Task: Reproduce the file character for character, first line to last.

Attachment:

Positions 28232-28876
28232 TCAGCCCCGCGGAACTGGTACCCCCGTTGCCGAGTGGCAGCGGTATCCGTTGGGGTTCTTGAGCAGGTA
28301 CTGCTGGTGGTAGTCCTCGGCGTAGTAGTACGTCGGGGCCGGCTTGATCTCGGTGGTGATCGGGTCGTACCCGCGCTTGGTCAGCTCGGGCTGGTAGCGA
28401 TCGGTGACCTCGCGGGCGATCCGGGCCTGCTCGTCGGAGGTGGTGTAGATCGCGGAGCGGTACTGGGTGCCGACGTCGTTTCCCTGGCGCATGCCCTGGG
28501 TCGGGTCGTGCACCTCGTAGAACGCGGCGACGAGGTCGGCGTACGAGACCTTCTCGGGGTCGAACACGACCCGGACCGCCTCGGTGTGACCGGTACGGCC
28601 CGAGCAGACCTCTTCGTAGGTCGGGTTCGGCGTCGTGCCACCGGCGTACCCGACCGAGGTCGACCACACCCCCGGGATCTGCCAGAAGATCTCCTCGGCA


Positions 28232-28876
28232 TCAGCCCCGCGGAACTGGTACCCCCGTTGCCGAGTGGCAGCGGTATCCGTTGGGGTTCTTGAGCAGGTA
28301 CTGCTGGTGGTAGTCCTCGGCGTAGTAGTACGTCGGGGCCGGCTTGATCTCGGTGGTGATCGGGTCGTACCCGCGCTTGGTCAGCTCGGGCTGGTAGCGA
28401 TCGGTGACCTCGCGGGCGATCCGGGCCTGCTCGTCGGAGGTGGTGTAGATCGCGGAGCGGTACTGGGTGCCGACGTCGTTTCCCTGGCGCATGCCCTGGG
28501 TCGGGTCGTGCACCTCGTAGAACGCGGCGACGAGGTCGGCGTACGAGACCTTCTCGGGGTCGAACACGACCCGGACCGCCTCGGTGTGACCGGTACGGCC
28601 CGAGCAGACCTCTTCGTAGGTCGGGTTCGGCGTCGTGCCACCGGCGTACCCGACCGAGGTCGACCACACCCCCGGGATCTGCCAGAAGATCTCCTCGGCA